A localised marketing strategy to support your chosen market entry model is the next fundamental step to ensuring a successful launch into your chosen EU market. By tailoring your marketing efforts to fit local nuances, regulations, and consumer behaviours, you can significantly enhance the effectiveness of your market entry, whether through direct exporting, establishing a subsidiary, or any other model. Here’s how marketing can align with and support these strategies:

Tailor Messages to Local Audiences

Understand the cultural nuances and preferences of each target market. Use your thorough market research to gather insights about local consumer behaviours, preferences, and trends. This research should inform every aspect of your marketing message, from the language used to the values highlighted in your promotions.

A UK manufacturer of industrial machinery entering the German market customised their marketing materials to emphasize precision engineering and compliance with stringent EU regulations, which are critical selling points for German businesses. They used case studies to showcase successful deployments in similar markets and demonstrated reliability and effectiveness.

Align Marketing with Distribution Channels

Align your strategies with your chosen distribution channels. For instance, if you’re using resellers or agents, provide them with marketing collateral that they can easily adapt and deploy. This ensures consistency in branding and messaging across all touchpoints.

A UK electronics firm used resellers to penetrate the German market. They provide these resellers with comprehensive marketing kits that included localised promotional materials, product training videos, and ready-to-use social media content. This ensured that the resellers were well-prepared to represent the brand accurately and effectively.

Use Digital Marketing to Enhance Presence

Leverage digital marketing to build a strong online presence in the new market. This includes localised SEO to ensure visibility on local search engines, region-specific content marketing, and targeted digital advertising like PPC to appeal to the local audience’s preferences and online behaviours.

When entering the Italian market, a British gourmet food producer established a subsidiary and the launched a localised e-commerce site. They implemented an SEO strategy targeting Italian culinary keywords and partnered with popular Italian cooking blogs for guest posts and ads, which drove significant traffic to their new site.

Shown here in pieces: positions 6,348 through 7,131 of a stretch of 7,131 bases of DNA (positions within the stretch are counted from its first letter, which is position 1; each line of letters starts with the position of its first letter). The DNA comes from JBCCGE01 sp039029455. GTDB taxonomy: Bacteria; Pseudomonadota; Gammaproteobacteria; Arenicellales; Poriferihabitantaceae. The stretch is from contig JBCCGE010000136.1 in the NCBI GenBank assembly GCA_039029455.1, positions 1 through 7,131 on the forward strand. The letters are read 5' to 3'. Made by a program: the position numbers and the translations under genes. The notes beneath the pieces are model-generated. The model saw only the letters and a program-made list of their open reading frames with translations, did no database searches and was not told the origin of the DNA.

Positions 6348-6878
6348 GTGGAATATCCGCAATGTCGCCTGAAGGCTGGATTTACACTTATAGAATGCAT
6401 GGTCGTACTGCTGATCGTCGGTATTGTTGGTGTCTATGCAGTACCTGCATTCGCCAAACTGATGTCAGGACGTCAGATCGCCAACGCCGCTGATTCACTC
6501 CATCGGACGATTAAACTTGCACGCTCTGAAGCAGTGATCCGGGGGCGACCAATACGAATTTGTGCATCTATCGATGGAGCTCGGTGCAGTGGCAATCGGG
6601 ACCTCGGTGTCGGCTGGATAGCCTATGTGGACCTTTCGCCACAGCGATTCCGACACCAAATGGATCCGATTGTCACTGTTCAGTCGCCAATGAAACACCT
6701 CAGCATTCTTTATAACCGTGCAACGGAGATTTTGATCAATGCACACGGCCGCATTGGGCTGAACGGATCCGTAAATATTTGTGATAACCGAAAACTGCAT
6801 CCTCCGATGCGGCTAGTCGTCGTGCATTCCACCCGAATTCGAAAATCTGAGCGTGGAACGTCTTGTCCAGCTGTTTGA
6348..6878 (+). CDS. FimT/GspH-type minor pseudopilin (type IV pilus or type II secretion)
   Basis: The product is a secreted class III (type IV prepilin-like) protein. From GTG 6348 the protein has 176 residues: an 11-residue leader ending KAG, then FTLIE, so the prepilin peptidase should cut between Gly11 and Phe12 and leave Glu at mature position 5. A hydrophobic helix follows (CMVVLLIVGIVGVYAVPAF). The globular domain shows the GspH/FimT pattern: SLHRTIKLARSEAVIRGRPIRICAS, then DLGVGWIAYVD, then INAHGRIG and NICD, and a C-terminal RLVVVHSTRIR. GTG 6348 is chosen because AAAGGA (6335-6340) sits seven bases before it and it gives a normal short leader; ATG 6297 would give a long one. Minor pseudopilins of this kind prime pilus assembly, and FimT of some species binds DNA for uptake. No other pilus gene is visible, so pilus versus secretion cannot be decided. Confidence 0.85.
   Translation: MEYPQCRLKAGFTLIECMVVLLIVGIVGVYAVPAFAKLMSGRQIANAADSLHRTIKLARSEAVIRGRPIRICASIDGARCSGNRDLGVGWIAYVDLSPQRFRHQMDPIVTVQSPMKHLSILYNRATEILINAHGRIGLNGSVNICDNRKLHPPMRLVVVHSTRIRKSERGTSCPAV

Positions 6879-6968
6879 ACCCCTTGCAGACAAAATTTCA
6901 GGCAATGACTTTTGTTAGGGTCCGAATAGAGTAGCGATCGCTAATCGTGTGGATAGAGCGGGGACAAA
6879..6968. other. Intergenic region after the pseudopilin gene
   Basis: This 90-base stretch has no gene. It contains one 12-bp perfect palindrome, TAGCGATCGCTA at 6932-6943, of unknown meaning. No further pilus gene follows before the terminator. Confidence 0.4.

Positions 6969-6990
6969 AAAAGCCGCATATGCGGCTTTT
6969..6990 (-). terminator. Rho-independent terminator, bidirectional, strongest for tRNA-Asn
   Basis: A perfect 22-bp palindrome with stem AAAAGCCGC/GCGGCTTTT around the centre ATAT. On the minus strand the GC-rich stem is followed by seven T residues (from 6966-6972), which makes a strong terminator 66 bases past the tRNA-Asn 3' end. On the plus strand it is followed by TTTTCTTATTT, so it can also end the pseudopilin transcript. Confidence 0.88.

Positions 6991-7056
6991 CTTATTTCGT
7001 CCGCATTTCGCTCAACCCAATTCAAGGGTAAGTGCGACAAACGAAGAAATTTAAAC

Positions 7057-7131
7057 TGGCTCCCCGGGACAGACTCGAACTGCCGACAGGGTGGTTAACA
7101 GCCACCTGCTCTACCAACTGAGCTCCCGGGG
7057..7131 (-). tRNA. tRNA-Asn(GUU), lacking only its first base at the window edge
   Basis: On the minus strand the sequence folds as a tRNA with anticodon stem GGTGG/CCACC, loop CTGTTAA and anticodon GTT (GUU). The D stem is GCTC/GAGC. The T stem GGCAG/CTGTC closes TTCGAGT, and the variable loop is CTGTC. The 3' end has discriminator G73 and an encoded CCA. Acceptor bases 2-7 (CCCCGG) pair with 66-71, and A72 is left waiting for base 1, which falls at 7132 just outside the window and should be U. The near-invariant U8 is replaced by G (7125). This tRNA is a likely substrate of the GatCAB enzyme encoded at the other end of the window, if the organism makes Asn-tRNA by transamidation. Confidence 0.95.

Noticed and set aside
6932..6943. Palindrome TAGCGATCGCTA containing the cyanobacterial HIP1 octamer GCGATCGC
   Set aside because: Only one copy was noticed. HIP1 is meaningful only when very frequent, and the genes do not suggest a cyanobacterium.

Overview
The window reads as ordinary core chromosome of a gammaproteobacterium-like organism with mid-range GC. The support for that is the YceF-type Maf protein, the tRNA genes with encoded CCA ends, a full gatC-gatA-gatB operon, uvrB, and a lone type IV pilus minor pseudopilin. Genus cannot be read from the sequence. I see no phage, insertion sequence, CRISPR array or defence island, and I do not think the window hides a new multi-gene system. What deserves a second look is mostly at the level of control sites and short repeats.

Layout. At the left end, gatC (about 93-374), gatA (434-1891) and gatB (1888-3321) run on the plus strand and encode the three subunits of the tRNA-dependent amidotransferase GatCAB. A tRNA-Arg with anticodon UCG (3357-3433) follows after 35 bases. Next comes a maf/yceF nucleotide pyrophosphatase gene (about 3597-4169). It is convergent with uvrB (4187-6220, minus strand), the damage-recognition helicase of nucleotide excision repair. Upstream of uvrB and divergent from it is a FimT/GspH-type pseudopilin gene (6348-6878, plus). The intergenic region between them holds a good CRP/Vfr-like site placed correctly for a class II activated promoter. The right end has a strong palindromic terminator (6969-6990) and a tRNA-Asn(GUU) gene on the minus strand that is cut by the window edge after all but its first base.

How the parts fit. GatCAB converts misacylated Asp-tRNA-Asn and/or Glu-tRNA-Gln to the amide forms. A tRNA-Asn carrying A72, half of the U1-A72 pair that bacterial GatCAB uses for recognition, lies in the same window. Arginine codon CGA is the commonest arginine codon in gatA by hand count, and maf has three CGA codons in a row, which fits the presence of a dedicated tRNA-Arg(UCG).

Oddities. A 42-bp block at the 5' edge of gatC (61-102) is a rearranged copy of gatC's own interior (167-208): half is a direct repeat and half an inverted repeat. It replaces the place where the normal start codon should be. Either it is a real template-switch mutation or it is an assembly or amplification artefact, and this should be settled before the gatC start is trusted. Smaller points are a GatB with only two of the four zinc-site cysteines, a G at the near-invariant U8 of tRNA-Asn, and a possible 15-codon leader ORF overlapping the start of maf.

Facilitate Partnerships with Marketing Support

If entering the market via partnerships or joint ventures, ensure that your marketing efforts are collaborative and support mutual goals. Develop joint marketing campaigns that combine the strengths of both partners to maximise market impact.

A UK supplier of construction materials partnered with a French firm to enter France. Together, they sponsored trade shows and hosted joint webinars on sustainable building practices, a hot topic in France, thus pooling their resources for greater impact.

Support Franchising with Consistent Branding

For franchising models, maintaining brand consistency is paramount. Provide franchisees with detailed branding guidelines and regular marketing training. This helps ensure that all franchised outlets represent the brand correctly, providing a uniform customer experience.

A British consulting firm franchised their operations in Poland. They developed an extensive franchisee training programme that included quarterly updates on marketing strategies, access to a central marketing resource library, and guidelines on using the brand’s messaging and visuals in local marketing activities.

Entering the EU market is a significant venture that requires a proactive and strategic approach. By carefully choosing your entry model, localising your marketing efforts, aligning marketing strategies with your market entry models, and building a strong local presence, UK manufacturers can confidently navigate the complexities of EU expansion.

Have you seen our white paper?

For those intrigued by the potential of the EU for UK manufacturers, please download a free copy of our white paper. It offers deep insights, strategic guidance, and a pragmatic approach to harnessing export opportunities in a changing trade landscape. By downloading and delving into this document, businesses can equip themselves with the knowledge and strategies needed to navigate the complexities of EU export markets, ensuring sustained growth and competitiveness in the years to come.

White Paper: UK Manufacturing Exports, How to Win in Europe

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Are you ready to explore the EU market with precision and insight? Beach marketing already partner with manufacturers, leveraging our knowledge and expertise in manufacturing to deliver impact, growth, and ROI. Talk to us for B2B marketing support and complete the form below for a no-obligation meeting.